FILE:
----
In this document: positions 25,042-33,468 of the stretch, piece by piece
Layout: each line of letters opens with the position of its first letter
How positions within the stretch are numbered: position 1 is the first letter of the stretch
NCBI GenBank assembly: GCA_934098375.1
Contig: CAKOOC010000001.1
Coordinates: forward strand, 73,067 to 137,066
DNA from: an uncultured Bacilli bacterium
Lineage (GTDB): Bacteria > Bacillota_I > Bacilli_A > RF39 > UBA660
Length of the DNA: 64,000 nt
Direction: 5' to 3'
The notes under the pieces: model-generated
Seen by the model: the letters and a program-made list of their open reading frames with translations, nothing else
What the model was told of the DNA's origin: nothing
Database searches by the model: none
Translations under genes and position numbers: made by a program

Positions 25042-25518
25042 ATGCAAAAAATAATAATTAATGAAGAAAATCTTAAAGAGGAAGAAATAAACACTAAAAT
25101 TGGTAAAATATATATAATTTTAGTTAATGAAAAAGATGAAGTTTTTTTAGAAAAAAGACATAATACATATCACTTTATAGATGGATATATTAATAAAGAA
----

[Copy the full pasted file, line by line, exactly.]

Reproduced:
In this document: positions 25,042-33,468 of the stretch, piece by piece
Layout: each line of letters opens with the position of its first letter
How positions within the stretch are numbered: position 1 is the first letter of the stretch
NCBI GenBank assembly: GCA_934098375.1
Contig: CAKOOC010000001.1
Coordinates: forward strand, 73,067 to 137,066
DNA from: an uncultured Bacilli bacterium
Lineage (GTDB): Bacteria > Bacillota_I > Bacilli_A > RF39 > UBA660
Length of the DNA: 64,000 nt
Direction: 5' to 3'
The notes under the pieces: model-generated
Seen by the model: the letters and a program-made list of their open reading frames with translations, nothing else
What the model was told of the DNA's origin: nothing
Database searches by the model: none
Translations under genes and position numbers: made by a program

Positions 25042-25518
25042 ATGCAAAAAATAATAATTAATGAAGAAAATCTTAAAGAGGAAGAAATAAACACTAAAAT
25101 TGGTAAAATATATATAATTTTAGTTAATGAAAAAGATGAAGTTTTTTTAGAAAAAAGACATAATACATATCACTTTATAGATGGATATATTAATAAAGAA